She has previously spoken about how working on the films provided an almost ideal balance to her fractured home life (her parents split when she was five). "I didn't have much stability at home, but making the films has been a constant in my life, very stabilising, even if people think the opposite," she told The Times last year.
As for the Hollywood stardom that seems mapped out for her, she seems as yet to be undecided if that is the way she wants to go. "LA scares the crap out of me," she revealed in this month's Harper's Bazaar. "I feel if I have to work out four hours a day, and count the calories of everything I put in my mouth, and have Botox at 22, and obsess about how I look the whole time, I will go mad, I will absolutely lose it."
David Barron, one the producers of the films, sees no trouble in store for Watson. "Emma designs clothes, she's a model, she just finished a film in Pittsburgh, she got the top mark in her English language A-level of anyone in the country," he says. "She can do what she likes."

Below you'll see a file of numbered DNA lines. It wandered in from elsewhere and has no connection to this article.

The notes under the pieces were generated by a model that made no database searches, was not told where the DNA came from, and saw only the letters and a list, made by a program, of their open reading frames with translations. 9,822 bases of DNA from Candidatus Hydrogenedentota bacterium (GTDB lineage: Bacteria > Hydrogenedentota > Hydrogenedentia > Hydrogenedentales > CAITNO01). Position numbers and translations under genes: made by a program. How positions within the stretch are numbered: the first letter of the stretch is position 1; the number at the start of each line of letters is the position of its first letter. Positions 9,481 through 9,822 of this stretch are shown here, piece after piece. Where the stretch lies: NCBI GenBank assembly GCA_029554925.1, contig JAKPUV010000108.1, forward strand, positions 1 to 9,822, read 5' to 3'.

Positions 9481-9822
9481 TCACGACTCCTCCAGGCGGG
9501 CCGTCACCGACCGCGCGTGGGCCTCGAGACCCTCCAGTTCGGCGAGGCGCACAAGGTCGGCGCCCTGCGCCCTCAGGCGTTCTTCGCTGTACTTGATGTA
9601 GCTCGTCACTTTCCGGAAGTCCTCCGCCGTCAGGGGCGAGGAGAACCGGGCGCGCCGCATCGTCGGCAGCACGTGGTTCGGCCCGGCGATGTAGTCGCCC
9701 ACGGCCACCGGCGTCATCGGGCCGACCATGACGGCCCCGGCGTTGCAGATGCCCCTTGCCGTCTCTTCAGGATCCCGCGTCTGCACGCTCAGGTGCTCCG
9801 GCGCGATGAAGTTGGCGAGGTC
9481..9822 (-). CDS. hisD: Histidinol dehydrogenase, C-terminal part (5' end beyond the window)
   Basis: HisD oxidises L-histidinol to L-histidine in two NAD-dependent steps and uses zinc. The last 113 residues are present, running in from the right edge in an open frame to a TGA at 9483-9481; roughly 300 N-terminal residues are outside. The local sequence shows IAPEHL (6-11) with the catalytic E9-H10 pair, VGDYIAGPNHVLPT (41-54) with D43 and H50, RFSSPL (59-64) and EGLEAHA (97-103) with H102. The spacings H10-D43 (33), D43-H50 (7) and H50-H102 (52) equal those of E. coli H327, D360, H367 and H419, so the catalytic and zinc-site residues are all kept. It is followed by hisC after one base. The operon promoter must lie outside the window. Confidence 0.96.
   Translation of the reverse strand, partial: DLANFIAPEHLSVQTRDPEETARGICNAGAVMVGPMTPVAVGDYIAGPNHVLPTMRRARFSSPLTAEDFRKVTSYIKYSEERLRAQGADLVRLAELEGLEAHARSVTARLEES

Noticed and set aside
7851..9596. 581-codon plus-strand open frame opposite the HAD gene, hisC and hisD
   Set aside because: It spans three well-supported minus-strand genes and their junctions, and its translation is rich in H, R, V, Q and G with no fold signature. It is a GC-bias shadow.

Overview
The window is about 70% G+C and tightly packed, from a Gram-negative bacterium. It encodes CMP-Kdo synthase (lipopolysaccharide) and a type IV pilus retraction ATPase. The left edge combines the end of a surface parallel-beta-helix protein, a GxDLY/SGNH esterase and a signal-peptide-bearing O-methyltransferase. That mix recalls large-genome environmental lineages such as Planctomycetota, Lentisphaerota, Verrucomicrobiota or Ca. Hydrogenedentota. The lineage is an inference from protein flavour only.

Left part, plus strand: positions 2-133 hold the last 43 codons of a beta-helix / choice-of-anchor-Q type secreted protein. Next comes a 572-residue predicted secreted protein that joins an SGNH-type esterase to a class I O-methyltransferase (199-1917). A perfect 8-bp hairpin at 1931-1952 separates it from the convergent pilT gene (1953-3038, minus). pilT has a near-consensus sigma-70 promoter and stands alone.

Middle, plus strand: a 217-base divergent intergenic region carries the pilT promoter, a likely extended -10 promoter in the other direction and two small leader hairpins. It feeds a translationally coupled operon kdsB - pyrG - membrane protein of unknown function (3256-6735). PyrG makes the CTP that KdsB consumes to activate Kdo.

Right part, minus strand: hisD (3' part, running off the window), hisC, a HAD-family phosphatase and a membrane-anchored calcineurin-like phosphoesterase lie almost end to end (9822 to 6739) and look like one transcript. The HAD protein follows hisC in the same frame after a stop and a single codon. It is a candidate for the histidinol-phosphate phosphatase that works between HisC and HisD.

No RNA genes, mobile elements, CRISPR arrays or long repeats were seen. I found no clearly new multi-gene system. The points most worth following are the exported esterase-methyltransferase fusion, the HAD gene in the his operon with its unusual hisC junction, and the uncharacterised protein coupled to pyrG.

As he sat in London to promote the film on Wednesday, Grint -- at 22, a year older
than Radcliffe and Watson -- seems remarkably laid-back for someone who has been one of the key components of a movie franchise that has been worth more than €5bn.
It's only when he alludes to some of his more reckless spending (an ice-cream van, a hovercraft, miniature donkeys) that you realise that you are dealing with something outside the norm. Grint, it is claimed, has made approximately €31m from his years in the franchise.
"This week, it has really hit me," he says of the impending end. "I think I've been in denial. I keep thinking this can't be the end. It's a weird mixture of feelings. It has been a big adjustment to go from every day, every month, every year for 10 years to just nothing."